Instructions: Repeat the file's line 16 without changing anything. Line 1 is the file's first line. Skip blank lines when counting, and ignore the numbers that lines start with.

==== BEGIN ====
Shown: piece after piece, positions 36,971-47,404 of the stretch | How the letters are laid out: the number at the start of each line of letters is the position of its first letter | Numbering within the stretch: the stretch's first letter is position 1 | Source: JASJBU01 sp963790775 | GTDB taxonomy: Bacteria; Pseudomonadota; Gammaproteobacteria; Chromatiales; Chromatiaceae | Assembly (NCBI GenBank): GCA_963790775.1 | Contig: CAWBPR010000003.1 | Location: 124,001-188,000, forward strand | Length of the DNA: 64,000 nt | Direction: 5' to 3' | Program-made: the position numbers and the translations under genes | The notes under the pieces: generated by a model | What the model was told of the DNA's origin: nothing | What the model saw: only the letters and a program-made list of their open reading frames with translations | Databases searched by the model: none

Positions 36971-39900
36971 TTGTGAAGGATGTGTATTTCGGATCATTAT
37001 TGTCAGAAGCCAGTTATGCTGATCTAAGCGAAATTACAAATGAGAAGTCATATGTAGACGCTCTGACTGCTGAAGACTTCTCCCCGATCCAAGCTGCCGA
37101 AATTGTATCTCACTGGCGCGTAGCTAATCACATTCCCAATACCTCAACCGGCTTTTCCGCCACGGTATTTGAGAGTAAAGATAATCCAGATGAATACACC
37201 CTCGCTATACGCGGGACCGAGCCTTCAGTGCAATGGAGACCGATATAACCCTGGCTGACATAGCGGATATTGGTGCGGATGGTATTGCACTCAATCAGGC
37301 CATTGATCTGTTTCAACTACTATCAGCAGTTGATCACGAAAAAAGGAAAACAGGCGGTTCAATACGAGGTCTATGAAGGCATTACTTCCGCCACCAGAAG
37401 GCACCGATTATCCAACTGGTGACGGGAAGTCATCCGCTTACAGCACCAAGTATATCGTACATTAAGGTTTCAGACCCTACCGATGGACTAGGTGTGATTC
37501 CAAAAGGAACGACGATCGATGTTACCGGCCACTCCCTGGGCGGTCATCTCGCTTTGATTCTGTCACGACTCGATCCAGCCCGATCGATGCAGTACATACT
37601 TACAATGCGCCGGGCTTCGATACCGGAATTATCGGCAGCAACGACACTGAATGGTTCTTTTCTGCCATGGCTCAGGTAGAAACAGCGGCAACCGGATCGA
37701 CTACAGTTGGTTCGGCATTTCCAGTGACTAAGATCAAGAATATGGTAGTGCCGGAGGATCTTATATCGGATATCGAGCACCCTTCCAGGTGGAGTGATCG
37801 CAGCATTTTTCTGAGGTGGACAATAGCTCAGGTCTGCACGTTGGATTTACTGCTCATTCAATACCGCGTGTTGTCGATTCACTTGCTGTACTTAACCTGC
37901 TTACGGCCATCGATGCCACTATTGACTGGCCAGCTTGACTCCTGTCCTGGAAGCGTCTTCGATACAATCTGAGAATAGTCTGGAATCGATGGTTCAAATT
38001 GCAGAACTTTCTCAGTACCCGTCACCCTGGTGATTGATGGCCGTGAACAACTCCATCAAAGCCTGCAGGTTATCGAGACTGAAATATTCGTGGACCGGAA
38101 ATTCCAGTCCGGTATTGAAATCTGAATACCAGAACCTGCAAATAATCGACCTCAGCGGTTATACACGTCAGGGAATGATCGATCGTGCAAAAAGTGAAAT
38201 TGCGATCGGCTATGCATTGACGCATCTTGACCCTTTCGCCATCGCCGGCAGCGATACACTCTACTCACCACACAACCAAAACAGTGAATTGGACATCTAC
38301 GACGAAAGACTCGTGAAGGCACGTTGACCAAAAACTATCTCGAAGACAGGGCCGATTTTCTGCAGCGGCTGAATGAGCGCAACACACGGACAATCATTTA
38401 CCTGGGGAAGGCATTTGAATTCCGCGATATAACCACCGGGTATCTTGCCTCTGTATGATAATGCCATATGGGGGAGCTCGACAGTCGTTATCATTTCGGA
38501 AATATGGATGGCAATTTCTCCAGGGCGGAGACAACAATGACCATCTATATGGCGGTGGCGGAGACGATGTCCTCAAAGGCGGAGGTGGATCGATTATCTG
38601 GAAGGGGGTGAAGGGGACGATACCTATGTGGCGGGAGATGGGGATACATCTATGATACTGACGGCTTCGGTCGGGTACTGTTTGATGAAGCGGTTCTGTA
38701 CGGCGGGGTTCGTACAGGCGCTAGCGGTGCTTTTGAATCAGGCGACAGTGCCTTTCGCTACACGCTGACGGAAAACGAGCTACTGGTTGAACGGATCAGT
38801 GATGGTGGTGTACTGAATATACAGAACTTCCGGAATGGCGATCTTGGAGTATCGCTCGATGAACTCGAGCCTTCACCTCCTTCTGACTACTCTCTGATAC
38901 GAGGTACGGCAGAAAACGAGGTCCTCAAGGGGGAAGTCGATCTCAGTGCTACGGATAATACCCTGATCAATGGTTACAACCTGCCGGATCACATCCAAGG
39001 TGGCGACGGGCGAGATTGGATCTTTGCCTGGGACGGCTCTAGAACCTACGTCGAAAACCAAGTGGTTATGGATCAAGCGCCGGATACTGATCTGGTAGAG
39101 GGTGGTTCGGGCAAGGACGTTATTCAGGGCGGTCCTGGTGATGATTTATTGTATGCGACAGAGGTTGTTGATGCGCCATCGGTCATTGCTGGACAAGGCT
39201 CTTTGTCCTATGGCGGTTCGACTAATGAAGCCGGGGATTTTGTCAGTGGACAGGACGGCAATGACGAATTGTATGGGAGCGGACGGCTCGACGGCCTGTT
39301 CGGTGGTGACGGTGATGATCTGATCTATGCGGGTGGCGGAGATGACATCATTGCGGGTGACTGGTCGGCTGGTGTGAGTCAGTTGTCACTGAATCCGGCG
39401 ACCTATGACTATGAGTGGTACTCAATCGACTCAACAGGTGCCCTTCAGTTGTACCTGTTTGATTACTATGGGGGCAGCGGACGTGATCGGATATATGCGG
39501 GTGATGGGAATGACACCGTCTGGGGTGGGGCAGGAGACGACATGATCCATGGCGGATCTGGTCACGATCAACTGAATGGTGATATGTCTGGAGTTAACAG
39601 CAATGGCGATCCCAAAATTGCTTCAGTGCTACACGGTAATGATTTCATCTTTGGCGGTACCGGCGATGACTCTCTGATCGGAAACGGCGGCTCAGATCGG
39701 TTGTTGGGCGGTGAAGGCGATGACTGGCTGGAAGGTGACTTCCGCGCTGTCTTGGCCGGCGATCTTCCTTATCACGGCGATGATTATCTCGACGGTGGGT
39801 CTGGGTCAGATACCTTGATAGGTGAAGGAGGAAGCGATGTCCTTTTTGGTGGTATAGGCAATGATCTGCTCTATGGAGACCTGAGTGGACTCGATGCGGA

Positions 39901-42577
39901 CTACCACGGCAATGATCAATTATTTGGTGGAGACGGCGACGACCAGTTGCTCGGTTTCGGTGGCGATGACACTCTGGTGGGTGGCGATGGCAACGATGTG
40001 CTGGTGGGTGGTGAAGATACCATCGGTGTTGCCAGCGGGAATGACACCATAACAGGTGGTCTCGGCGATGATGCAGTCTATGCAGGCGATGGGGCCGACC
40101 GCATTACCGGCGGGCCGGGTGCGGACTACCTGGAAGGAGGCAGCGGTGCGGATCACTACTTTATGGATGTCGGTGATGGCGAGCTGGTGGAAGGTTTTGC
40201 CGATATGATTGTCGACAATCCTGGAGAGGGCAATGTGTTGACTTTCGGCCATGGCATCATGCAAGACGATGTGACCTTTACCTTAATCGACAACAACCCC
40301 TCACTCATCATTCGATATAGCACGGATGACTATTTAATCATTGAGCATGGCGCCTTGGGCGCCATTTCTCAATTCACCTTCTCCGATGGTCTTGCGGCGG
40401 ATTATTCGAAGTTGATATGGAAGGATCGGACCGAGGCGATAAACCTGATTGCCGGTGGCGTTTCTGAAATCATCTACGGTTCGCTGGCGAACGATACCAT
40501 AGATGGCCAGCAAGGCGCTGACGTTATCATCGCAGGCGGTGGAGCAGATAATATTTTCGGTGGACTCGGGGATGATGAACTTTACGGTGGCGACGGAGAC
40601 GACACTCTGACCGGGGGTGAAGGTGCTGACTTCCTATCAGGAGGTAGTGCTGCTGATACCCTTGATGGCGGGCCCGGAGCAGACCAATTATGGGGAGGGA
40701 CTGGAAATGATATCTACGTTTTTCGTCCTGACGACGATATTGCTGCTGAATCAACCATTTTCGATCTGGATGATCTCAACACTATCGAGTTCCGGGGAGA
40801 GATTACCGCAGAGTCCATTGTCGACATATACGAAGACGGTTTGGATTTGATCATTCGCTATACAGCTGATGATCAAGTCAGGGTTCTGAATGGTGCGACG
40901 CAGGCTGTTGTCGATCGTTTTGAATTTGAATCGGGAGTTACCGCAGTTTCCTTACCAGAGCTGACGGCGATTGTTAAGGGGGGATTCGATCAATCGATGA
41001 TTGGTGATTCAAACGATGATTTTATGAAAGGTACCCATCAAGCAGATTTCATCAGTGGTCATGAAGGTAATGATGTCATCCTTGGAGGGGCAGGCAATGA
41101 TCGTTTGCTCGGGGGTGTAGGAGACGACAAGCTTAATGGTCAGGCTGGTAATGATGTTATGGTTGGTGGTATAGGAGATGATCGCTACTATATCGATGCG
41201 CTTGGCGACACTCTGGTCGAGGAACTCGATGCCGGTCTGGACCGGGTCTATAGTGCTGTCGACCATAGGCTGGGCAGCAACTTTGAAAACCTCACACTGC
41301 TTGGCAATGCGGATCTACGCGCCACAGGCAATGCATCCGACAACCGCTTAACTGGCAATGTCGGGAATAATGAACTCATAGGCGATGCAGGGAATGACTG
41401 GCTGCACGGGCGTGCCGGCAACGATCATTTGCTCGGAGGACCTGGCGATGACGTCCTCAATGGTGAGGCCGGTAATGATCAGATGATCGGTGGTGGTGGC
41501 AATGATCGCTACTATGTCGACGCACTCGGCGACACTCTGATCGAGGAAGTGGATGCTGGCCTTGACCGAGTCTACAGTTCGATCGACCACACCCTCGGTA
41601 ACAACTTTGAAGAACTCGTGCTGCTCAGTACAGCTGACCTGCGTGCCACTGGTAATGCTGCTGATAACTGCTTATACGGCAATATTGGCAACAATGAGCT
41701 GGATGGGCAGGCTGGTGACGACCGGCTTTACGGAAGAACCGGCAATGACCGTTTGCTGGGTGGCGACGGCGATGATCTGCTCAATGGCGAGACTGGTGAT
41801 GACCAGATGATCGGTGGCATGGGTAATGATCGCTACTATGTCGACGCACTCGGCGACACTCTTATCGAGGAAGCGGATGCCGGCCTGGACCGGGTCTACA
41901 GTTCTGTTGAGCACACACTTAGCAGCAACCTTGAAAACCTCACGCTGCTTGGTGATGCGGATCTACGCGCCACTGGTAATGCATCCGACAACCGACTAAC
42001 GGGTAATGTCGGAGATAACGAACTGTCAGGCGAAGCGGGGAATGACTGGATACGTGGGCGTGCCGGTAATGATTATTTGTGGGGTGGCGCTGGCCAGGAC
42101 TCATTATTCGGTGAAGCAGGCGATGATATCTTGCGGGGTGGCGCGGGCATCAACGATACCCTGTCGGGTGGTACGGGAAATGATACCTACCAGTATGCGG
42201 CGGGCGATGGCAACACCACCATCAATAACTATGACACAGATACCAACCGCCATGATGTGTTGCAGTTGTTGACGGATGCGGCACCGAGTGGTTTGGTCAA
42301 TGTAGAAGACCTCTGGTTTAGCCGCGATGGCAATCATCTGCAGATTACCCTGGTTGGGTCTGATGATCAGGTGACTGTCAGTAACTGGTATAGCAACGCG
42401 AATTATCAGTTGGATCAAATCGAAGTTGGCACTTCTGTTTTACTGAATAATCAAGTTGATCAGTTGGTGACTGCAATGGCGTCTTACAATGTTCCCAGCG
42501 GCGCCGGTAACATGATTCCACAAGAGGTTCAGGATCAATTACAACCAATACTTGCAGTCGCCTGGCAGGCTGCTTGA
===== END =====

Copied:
38201 TGCGATCGGCTATGCATTGACGCATCTTGACCCTTTCGCCATCGCCGGCAGCGATACACTCTACTCACCACACAACCAAAACAGTGAATTGGACATCTAC